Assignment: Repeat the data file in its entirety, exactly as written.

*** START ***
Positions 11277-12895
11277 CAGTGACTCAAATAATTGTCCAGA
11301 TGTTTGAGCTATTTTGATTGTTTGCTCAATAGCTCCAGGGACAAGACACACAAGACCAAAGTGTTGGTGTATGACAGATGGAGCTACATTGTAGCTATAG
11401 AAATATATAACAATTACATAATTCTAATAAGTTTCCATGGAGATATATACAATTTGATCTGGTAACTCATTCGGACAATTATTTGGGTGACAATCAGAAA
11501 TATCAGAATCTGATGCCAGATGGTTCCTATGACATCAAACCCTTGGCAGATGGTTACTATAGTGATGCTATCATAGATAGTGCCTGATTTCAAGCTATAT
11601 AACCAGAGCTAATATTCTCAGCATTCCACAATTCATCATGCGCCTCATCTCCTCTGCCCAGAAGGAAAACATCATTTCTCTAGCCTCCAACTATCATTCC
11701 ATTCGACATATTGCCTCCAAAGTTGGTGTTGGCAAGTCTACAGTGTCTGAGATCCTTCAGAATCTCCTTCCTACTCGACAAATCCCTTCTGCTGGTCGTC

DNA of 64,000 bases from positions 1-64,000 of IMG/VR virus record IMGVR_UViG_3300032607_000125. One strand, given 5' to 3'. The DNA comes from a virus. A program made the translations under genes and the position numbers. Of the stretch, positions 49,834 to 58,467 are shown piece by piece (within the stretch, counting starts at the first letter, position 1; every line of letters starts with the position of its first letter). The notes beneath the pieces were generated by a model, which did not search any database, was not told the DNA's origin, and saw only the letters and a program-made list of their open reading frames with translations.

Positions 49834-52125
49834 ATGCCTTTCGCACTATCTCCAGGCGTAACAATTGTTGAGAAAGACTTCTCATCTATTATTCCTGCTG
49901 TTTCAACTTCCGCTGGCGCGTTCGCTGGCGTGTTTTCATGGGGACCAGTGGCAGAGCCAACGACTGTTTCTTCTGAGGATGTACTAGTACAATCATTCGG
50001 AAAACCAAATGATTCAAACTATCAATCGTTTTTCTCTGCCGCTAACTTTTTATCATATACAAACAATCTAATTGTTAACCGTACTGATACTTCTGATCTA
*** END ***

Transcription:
Positions 11277-12895
11277 CAGTGACTCAAATAATTGTCCAGA
11301 TGTTTGAGCTATTTTGATTGTTTGCTCAATAGCTCCAGGGACAAGACACACAAGACCAAAGTGTTGGTGTATGACAGATGGAGCTACATTGTAGCTATAG
11401 AAATATATAACAATTACATAATTCTAATAAGTTTCCATGGAGATATATACAATTTGATCTGGTAACTCATTCGGACAATTATTTGGGTGACAATCAGAAA
11501 TATCAGAATCTGATGCCAGATGGTTCCTATGACATCAAACCCTTGGCAGATGGTTACTATAGTGATGCTATCATAGATAGTGCCTGATTTCAAGCTATAT
11601 AACCAGAGCTAATATTCTCAGCATTCCACAATTCATCATGCGCCTCATCTCCTCTGCCCAGAAGGAAAACATCATTTCTCTAGCCTCCAACTATCATTCC
11701 ATTCGACATATTGCCTCCAAAGTTGGTGTTGGCAAGTCTACAGTGTCTGAGATCCTTCAGAATCTCCTTCCTACTCGACAAATCCCTTCTGCTGGTCGTC

DNA of 64,000 bases from positions 1-64,000 of IMG/VR virus record IMGVR_UViG_3300032607_000125. One strand, given 5' to 3'. The DNA comes from a virus. A program made the translations under genes and the position numbers. Of the stretch, positions 49,834 to 58,467 are shown piece by piece (within the stretch, counting starts at the first letter, position 1; every line of letters starts with the position of its first letter). The notes beneath the pieces were generated by a model, which did not search any database, was not told the DNA's origin, and saw only the letters and a program-made list of their open reading frames with translations.

Positions 49834-52125
49834 ATGCCTTTCGCACTATCTCCAGGCGTAACAATTGTTGAGAAAGACTTCTCATCTATTATTCCTGCTG
49901 TTTCAACTTCCGCTGGCGCGTTCGCTGGCGTGTTTTCATGGGGACCAGTGGCAGAGCCAACGACTGTTTCTTCTGAGGATGTACTAGTACAATCATTCGG
50001 AAAACCAAATGATTCAAACTATCAATCGTTTTTCTCTGCCGCTAACTTTTTATCATATACAAACAATCTAATTGTTAACCGTACTGATACTTCTGATCTA